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Black Woodstock

Hanif Willis-Abdurraqib witnesses joy and healing at Georgia’s Many Rivers festival

My phone is telling me that my GPS signal has been lost, which is not the most comforting thing to hear while driving into a thick and winding nothingness in the woods of Fulton County, Georgia, just southwest of Atlanta. I’m searching for Bouckaert Farm, the site of the first annual Many Rivers to Cross festival. The brainchild of Harry Belafonte and his daughter Gina, the two-day festival exists to, once again, connect all facets of the black oral and performance tradition with the fight for social justice. This isn't a new idea; similar concerts have been held many times over many years. But it feels, today, in this moment, especially needed. I ride here on the back of a violent year, both physically and emotionally, and one that promises more violence before it loosens its jaw and sends us spinning into another year that will perhaps be just like it. And so I felt called to Many Rivers to Cross, in some ways, not to chase some monolithic form of healing, but, perhaps, to watch a healing in others — a small glimpse of black people getting free.

As I turn around a deep curve, lined with trees, a line of police officers rests ahead, holding out their hands and signaling for me to stop. One of them, a young black man with a tattoo of Georgia on his forearm, leans in through my open window. “Say, bruh,” he starts, in a tone that both calms me and makes me wonder if his white co-workers sent him for that very reason, “you looking for the festival?” After I confirm that I am, indeed, looking and lost, he gives me directions that are easier than I expected. Before we part, I take in his presence: his face, around the same age as mine; his badge; his pants, slightly baggier than the ones his present co-workers wear; his gun, in the holster and near my eye-level. I thank him for his kindness. As I roll up the window, I tell him that I hope he gets to make it down to the festival for a bit. I tell him it seems like it could be good for us.

Chuck D is, unsurprisingly, dismantling the government on stage when I arrive. I get to the vast and sprawling farm just in time to run to the second stage for Public Enemy’s set in front of a light, but enthusiastic, crowd. Chuck D spends the set alternating between political commentary and history, with the same ground-shaking delivery he’s always had. He gripes about the absence of Flavor Flav (“Flav shoulda had his ass here... but it’s all good”) and briefly apologizes for not being as energetic on stage as he usually is (“I’ve got three shows in 24 hours, y’all. I gotta go to Tampa after this, but I promise I’ll be back here sometime soon.”) But he was also engaged, and deeply focused. A man directly in front of me, right up on the stage, stands with his young daughter on his shoulders during “Fight the Power.” When the final chorus comes, the girl, mimicking what her father has been doing for the entire song, pushes a tiny fist into the air and laughs.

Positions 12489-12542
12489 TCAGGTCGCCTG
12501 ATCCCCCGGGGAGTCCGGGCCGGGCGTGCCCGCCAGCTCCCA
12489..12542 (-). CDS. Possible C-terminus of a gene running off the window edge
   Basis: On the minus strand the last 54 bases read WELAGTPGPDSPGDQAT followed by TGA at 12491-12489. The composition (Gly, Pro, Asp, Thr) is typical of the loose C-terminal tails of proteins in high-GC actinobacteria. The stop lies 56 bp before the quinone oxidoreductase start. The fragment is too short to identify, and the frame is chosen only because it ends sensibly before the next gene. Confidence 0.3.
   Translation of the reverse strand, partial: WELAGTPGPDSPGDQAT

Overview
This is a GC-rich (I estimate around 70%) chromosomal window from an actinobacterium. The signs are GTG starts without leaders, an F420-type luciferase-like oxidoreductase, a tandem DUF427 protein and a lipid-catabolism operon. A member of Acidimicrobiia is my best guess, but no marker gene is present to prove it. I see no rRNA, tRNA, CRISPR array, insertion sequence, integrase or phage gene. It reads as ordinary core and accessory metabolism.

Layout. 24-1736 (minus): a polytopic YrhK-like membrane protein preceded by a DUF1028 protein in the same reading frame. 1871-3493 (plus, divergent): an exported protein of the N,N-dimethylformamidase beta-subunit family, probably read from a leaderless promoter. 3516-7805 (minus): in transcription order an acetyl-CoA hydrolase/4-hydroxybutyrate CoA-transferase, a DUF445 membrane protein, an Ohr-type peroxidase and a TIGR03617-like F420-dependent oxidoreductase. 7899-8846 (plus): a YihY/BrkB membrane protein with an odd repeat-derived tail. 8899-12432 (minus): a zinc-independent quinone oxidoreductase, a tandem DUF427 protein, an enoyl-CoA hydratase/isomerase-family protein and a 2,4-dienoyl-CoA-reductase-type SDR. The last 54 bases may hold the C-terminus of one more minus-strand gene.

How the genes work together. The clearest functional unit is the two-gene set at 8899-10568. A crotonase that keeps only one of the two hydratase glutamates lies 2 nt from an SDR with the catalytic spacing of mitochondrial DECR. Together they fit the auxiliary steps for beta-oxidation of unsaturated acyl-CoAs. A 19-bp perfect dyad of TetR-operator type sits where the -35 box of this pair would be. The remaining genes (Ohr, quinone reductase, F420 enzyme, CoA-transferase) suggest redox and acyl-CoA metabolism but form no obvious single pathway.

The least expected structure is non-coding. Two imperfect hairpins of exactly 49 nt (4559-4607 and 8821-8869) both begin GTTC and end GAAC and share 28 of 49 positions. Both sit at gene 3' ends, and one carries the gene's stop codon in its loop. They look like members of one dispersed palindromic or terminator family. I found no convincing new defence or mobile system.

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I have been making an effort to remember the names. I understand and appreciate the significance of the hashtagged name that comes after an unjust murder, but lately I have been making an effort to remember the name after it gets chewed down to the bottom of the trending topics, and after it vanishes. I imagine this has more to do with how I think, now, about engaging with fullness of the black life that I believe matters. For Philando Castile, I read about the kids he served, the neighbors who loved him. I listened to Sandra Bland’s friends and family members talk about her ferocity, her spirit, and her joy. In Columbus, I heard Ty’re King’s grandmother, Dearrea King, talk about her grandson as both flawed and beautiful, as someone who deserved so much. Instead of the stories dredged up from the darkest depths of a person's past, instead of the cell phone or body camera videos, I immerse myself in these things now. I want a taste of the full, incredible life that existed before the violence that overtook it. It makes me a little less angry, or a little less sad, to speak of the black life as a complete thing, with as many flaws as any other life, but still worthy of being loved. Thinking about this is all that has gotten me through this year.